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if you are interested in motivation Ill elaborate it in next few sentences, if not just skip to the Q.

I was thinking about making fast logger but the one that is not affected when program crashes(aka few last log msgs arent lost). So my idea is to write to the shared memory(ringbuffer) and have another low prio process read from it and do the dumping. But for that to work I need to know what happens to shared memory if one process exits(normal exit, SEGFAULT)...

So my question is: What happens to shared memory (in Linux, but you can A for Win also) when one of the procs die? Is it UB?

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Since writing to shared memory actually ends up in writing to a file, what's the benefit to do this indirectly by shared memory and separate process instead of writing directly to log-file w/o buffering? –  Andy T Feb 26 '13 at 13:37
    
for example I can(I think :) ) write & read GBs of data to 1MB shared mem... –  NoSenseEtAl Feb 26 '13 at 14:22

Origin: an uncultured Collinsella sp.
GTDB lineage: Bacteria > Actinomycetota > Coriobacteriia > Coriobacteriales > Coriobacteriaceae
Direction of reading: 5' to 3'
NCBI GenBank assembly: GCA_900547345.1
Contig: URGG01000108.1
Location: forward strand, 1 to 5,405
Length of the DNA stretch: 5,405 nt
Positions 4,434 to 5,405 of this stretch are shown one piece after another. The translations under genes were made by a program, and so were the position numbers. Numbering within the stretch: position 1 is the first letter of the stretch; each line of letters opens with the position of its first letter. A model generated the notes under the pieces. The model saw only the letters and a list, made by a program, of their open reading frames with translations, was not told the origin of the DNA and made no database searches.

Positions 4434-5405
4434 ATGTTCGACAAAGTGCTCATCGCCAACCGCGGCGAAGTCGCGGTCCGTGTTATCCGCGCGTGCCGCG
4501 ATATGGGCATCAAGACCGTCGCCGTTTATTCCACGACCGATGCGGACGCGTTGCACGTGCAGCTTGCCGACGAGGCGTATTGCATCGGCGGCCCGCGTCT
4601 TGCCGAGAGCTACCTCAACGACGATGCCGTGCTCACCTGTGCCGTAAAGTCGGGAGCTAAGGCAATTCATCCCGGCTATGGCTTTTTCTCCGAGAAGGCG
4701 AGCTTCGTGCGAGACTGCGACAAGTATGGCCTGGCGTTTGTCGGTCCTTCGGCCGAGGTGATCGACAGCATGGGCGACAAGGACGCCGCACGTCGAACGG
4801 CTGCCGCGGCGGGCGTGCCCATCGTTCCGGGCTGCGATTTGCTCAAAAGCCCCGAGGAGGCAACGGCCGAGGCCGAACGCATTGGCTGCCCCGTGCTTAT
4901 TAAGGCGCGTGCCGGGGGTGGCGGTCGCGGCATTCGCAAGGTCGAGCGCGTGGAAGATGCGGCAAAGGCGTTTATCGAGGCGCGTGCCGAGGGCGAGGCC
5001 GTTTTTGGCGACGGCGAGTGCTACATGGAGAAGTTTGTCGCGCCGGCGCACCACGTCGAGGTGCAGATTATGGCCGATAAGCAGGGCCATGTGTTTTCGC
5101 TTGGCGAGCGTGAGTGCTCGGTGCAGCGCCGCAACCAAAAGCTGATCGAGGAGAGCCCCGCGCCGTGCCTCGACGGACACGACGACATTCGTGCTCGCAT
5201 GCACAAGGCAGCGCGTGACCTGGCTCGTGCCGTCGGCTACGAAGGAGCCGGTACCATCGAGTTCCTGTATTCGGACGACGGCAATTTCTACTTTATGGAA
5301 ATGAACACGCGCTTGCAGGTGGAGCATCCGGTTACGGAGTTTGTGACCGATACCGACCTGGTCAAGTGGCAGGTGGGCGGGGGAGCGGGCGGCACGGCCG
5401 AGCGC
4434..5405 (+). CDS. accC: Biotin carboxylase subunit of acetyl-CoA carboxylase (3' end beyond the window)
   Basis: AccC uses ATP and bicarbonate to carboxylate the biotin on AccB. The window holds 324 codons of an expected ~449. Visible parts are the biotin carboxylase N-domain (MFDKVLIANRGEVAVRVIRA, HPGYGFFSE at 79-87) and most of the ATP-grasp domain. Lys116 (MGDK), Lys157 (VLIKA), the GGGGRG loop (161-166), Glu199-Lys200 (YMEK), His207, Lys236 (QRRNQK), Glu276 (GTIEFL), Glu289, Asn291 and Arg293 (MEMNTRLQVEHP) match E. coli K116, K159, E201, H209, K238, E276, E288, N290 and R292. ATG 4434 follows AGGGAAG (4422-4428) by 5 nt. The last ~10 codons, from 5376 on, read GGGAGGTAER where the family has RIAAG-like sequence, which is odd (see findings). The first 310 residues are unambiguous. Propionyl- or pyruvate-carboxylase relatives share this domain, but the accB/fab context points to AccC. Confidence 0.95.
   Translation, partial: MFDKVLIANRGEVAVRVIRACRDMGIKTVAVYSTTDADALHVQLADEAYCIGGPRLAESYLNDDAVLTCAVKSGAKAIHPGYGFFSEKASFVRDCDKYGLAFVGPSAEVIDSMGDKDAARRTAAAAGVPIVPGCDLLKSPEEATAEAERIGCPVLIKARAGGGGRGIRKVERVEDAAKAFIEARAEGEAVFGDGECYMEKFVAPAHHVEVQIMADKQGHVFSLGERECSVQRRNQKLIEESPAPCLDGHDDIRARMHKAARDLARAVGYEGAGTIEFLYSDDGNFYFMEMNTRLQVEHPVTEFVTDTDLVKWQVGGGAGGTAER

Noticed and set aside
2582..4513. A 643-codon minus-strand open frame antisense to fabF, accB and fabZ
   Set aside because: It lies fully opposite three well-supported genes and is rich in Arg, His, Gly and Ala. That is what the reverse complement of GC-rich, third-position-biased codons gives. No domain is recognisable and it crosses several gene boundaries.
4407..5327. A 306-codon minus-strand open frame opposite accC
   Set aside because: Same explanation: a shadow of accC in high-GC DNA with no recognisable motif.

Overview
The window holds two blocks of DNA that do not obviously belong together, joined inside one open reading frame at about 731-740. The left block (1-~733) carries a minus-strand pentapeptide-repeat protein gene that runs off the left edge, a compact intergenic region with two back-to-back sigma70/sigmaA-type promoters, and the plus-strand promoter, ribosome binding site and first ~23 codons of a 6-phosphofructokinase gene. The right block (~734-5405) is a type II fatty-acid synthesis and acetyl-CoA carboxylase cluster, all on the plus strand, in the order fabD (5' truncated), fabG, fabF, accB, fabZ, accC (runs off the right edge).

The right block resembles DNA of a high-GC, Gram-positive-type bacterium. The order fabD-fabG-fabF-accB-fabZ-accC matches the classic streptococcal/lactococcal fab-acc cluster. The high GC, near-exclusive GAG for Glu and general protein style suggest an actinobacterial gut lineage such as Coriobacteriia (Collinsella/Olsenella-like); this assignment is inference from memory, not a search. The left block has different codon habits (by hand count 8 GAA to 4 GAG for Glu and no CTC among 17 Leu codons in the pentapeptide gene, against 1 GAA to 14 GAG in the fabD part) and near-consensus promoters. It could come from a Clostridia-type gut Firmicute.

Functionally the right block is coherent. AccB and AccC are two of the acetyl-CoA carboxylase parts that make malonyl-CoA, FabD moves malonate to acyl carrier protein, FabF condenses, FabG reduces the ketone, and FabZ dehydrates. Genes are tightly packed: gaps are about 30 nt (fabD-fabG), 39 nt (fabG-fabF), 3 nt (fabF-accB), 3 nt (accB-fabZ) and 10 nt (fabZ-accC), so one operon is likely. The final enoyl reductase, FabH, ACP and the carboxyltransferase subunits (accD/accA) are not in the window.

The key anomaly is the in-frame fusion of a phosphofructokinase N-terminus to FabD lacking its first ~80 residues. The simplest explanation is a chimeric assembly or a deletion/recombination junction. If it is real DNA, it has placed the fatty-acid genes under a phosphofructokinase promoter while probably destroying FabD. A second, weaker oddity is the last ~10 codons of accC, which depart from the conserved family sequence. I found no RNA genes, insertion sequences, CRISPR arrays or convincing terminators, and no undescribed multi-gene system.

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3 Answers 3

up vote 4 down vote accepted

What happens to shared memory (in Linux, but you can A for Win also) when one of the procs die?

Nothing. When a process dies, the shared memory is left as it is. It is mapped as a file under /dev/shm/ directory. It is removed either when the system reboots, or when all processes unmmap the shared memory file and the shm_unlink() is called.

Is it UB?

No, it is well defined. See the man page for shm_overview(7) :

POSIX shared memory objects have kernel persistence: a shared memory object will exist until the system is shut down, or until all processes have unmapped the object and it has been deleted with shm_unlink(3)

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cool, does cleanup(by OS) of a abruptly ended process reduces refcount to that shared memory, or is that permanent leak? –  NoSenseEtAl Feb 26 '13 at 12:32
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@NoSenseEtAl Opening a shared memory is the same as opening a file. When a process dies, the OS should clean up after it. I would say that happens, unless there is an OS bug (high unlikely) –  BЈовић Feb 26 '13 at 12:37
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If you use a file as backing for mmap, everything up to the last msync, or munmap if the process exits properly, will be available to independent processes.

So, there should be no problem with the shared memory, when a process crashes.

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